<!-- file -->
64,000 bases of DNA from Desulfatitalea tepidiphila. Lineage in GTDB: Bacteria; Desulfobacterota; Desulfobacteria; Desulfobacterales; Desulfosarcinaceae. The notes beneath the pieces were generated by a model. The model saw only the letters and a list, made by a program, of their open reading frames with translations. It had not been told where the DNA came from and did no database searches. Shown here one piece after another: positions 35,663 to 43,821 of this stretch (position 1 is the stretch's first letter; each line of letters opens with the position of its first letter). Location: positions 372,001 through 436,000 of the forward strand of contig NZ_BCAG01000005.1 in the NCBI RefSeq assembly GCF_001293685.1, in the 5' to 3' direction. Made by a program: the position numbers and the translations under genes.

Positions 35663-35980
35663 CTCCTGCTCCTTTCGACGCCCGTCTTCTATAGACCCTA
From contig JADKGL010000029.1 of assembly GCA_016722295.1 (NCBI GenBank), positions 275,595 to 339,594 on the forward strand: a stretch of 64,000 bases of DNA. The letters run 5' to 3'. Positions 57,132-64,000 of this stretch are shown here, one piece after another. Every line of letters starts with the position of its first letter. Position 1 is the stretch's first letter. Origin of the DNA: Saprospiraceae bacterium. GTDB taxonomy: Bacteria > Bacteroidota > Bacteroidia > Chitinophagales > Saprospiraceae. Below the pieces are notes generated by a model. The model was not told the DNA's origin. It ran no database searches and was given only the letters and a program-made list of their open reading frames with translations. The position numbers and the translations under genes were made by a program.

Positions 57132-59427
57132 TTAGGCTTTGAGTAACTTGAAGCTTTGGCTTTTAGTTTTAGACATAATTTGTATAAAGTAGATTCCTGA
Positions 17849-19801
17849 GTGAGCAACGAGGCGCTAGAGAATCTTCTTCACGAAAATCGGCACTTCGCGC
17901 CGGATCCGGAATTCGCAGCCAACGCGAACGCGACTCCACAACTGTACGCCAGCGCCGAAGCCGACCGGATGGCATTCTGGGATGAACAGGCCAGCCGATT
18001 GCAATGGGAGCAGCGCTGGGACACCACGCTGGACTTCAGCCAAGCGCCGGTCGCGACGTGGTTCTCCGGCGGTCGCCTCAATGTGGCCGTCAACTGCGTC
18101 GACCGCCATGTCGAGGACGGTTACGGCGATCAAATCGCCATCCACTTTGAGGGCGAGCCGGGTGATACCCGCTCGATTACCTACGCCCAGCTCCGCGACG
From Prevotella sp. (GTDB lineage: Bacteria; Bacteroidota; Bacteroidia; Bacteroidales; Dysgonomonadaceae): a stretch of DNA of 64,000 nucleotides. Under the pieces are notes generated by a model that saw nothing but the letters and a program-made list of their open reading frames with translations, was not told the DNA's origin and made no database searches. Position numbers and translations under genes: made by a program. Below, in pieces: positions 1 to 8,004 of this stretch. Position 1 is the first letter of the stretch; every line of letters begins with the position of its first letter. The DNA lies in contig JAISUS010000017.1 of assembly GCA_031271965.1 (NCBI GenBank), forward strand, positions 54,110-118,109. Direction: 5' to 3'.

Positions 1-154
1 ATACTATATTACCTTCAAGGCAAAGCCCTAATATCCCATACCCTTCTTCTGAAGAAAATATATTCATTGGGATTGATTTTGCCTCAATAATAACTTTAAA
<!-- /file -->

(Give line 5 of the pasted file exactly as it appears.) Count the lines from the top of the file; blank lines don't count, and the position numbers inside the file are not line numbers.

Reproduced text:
Positions 57132-59427